As for the Data Augmentation, the model performance also doesn’t increase as we expected, which contradicts the results from the original paper nema2017diversity. However, the same method also fails in laskar2020query, which also adopted a large pre-trained model as a start-point for fine-tuning. So we think the possible reason might be that large pre-trained models are less robust to noisy input. Our synonyms replacement method is too simple as well as unsupervised. On one hand, it can increase the vocabulary diversity of the training data without changing the semantic meaning a lot, but on the other hand, the quality especially the grammar of the generated instances can not be guaranteed to be correct. Thus, some noise might be introduced and decreases the model performance when we augment the data.
Comparing with BART (Abs+Intro+Con) and BART + Multi-label models, we find that with multi labels, the Rouge1-F1 score is better but the Recall score is lower, which means that the precision increase a lot. We think that with the extra supervision of sentence labels, the model can learn a better sentence understanding. As a result, the model is able to extract important content from the input which helps upper the F1 and Precision scores.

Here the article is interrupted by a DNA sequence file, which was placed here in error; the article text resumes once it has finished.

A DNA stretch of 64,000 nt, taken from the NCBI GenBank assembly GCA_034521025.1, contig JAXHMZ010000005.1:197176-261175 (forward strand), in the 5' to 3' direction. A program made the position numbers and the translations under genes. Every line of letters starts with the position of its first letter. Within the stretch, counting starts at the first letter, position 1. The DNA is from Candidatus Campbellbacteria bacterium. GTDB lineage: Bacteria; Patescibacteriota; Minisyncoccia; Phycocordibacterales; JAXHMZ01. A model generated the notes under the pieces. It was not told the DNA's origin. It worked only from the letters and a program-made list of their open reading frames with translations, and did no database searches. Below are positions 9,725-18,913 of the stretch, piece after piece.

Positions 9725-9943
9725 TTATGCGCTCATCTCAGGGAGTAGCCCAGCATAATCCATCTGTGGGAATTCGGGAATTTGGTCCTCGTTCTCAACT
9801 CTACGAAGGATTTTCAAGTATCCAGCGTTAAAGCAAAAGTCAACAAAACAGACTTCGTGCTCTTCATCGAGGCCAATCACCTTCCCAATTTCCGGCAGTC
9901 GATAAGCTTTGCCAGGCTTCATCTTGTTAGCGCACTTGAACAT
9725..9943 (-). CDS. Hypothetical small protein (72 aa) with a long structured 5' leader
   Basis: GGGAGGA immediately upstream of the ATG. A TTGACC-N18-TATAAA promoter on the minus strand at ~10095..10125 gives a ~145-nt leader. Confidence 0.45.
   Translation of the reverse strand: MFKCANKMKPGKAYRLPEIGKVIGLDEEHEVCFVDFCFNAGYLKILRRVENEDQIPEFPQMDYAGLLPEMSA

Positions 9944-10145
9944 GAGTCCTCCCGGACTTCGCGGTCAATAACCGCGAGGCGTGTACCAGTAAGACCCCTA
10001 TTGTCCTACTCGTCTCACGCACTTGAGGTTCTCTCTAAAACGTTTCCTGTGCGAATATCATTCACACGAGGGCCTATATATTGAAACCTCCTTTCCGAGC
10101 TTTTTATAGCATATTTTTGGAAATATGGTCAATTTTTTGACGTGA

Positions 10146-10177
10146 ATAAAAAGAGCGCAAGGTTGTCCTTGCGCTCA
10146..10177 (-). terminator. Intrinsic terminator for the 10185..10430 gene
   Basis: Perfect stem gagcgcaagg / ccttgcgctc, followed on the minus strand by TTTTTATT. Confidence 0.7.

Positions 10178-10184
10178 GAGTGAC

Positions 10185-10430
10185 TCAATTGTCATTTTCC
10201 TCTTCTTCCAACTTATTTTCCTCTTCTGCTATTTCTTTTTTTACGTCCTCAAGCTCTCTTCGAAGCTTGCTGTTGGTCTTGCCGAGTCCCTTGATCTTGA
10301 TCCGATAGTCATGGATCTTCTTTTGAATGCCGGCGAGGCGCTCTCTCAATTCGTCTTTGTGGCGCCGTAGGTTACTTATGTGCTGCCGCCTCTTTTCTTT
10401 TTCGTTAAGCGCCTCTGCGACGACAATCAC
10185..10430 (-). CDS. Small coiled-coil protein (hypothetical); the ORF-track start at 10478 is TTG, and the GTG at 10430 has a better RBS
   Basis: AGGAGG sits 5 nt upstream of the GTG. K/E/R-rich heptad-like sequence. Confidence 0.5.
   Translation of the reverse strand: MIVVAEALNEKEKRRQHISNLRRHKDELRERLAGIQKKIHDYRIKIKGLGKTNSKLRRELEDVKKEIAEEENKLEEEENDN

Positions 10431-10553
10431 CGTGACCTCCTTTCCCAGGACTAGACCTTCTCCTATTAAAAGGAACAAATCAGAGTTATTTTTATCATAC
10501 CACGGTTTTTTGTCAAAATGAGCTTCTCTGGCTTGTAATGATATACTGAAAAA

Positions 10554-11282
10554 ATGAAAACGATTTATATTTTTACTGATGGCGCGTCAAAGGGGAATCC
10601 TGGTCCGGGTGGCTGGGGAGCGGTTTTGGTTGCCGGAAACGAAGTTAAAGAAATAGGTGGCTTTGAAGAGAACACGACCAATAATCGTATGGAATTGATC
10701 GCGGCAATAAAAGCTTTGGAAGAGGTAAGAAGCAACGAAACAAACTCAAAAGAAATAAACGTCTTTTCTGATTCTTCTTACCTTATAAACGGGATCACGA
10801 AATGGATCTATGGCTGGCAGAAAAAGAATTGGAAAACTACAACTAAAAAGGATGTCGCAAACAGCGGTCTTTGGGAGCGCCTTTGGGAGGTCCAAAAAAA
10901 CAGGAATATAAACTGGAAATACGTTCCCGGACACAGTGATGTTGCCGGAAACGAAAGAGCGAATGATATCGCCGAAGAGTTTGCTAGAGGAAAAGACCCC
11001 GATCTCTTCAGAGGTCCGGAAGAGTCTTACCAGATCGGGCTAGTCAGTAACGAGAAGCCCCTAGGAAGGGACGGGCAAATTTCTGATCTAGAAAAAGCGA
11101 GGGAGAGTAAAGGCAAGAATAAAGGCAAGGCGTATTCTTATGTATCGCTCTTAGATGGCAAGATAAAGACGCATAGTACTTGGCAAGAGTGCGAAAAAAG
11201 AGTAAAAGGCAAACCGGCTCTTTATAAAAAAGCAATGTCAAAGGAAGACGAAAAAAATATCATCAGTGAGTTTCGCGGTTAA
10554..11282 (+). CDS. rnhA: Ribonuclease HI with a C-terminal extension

In this paper, we showcased how different inputs, data augmentation, training strategy, and sentence labels influence the lay summarization task. We introduce a new method to utilize sentence labels as another supervision signal while training BART based model. Experimental results show our models can generate better summaries evaluated by the Rouge1-F1 score.
Appendix A Case Study
a.1 The Lay Summary of this Paper
In the CL-LaySumm 2020 shared task, our model achieves 46.00% Rouge1-F1 score. In this paper, we build a lay summary generation system based on the BART model. We leverage sentence labels as extra supervision signals to improve the performance of lay summarization. Experimental results show that leveraging sentence labels can improve the Lay summary generation performance. The code will be released on Github.
The summary above is generated by our own system with Abstract, Introduction and Conclusion from this paper. Although many sentences are copied from the original text, they are well organized and coherent. Besides, the content of the summary also conveys the topic and the contribution of this paper. In conclusion, our system can produce accurate and readable summaries.